150th Anniversary—1988

John George Schumm Family History

that they reared their sons and daughters; it is here that they served and still serve their God according to their Lutheran faith; and it is here that the long rows of those who after the toil of their days have departed this life, lie in serried ranks in the quiet cemetery which adjoins the church in the village of Schumm.

 

The pioneer days of the family, as is usual in pioneer life, were a constant struggle against danger, want and sickness. It is here that the advantages which descendancy from a hardy peasant stock brings with it made themselves known. It was this hardihood which caused them to carry on, with the eyes toward the future, undaunted by failures of the present moment, ever ready to renew the battle against the forces of nature and the primitive conditions of a new country. It was this sturdiness which later on caused them to sally forth from their stronghold to other parts of the United States, and to help in the up-building of other commonwealths, and to offer themselves, when their country called upon its sons to take up arms in its cause. John Schumm and Daniel Schumm, the former a color sergeant, laid down their lives for the preservation of the Union.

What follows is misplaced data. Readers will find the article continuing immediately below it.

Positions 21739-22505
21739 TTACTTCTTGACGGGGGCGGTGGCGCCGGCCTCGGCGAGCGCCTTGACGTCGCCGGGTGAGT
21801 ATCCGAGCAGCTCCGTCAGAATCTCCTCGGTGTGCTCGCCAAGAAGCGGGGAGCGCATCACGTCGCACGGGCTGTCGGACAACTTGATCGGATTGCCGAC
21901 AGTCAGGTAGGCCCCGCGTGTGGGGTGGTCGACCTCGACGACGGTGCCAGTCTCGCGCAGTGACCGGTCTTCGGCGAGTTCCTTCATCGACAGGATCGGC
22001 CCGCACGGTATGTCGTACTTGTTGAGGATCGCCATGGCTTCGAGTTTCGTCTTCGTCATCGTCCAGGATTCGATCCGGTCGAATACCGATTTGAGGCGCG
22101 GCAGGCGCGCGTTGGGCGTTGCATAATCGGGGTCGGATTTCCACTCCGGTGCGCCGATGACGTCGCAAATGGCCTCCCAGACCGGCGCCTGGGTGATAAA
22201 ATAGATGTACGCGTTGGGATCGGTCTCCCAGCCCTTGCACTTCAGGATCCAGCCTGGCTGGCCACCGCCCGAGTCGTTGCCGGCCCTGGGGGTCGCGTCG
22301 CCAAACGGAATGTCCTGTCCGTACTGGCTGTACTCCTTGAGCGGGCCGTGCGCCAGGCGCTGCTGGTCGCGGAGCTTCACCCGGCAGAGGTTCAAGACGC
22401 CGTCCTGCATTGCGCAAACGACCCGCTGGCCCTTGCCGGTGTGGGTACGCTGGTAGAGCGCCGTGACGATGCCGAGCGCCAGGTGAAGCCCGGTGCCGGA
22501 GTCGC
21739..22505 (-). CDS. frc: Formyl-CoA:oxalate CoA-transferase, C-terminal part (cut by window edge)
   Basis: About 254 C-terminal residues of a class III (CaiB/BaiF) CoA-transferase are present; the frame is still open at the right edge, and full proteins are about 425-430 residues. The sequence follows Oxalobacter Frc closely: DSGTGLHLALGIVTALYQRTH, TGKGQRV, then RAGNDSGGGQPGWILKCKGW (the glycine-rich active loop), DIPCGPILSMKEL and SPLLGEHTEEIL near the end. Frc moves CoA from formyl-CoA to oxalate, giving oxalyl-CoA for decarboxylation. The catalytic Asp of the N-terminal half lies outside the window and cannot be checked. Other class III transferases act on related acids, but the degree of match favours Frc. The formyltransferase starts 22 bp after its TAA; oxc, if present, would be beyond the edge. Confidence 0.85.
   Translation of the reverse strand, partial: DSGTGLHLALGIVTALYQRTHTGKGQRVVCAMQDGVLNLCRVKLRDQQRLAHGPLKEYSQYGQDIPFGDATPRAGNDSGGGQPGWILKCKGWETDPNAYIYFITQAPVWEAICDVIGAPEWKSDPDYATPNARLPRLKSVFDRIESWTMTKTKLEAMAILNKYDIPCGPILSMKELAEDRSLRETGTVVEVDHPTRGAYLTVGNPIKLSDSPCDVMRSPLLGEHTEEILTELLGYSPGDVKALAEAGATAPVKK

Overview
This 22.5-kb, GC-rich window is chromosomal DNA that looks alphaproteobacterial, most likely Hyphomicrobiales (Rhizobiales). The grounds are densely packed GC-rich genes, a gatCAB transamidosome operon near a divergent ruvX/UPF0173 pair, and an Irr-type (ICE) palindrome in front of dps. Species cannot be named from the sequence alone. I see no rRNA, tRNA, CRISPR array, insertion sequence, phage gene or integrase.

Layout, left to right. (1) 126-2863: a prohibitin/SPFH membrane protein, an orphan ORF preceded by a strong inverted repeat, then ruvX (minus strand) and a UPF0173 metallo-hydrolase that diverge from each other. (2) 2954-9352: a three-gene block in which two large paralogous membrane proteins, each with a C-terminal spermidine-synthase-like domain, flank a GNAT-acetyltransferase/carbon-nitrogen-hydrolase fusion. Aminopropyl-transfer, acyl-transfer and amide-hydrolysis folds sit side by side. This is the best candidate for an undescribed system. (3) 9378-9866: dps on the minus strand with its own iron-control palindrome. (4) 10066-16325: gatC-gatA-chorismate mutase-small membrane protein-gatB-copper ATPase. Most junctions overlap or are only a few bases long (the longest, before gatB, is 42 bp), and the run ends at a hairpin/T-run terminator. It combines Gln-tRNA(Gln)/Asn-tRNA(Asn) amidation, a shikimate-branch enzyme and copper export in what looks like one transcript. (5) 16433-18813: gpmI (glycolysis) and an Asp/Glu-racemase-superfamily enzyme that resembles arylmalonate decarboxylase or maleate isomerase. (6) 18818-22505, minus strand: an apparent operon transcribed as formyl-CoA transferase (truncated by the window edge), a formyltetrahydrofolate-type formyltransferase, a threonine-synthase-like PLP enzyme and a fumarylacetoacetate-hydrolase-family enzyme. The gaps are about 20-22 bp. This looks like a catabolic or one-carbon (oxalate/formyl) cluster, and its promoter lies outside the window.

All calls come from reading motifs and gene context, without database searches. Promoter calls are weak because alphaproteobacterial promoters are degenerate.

Salisbury, N. C., whose dark name is linked so closely with the horrors of the Civil War, claimed the gallant major. When General Grant was drawing his lines around Lee in those sanguine days which marked the beginning of the !ast days of the Confederacy, John Schumm was sent out with his men to recon­noiter. But in the desperate struggle with a detachment of Confederates most of his men were cut down, he himself was wounded and with the remnant of his men was captured. From the scene of the struggle, which took place near Petersburg, Virginia, the men were taken to Salisbury and imprisonment. It was the last that was ever heard of "Major" John Schumm. The flag of his regiment, which he upheld in many actions, is now in the State House at Columbus, Ohio.

During World War One Schumms again took up arms for their country and played their part in that stupendous tragedy upon the soil of Europe. Here another Schumm paid the supreme sacrifice while serving under the Stars and Stripes. Carl Schumm, son of Rev. Ferdinand Schumm, was killed in action in France. Herbert Schumm was of the same regiment as the often mentioned "Lost Battalion" in the Argonnes, where he witnessed all the horrors of those memorable days and helped write history with lead and steel.

History 8

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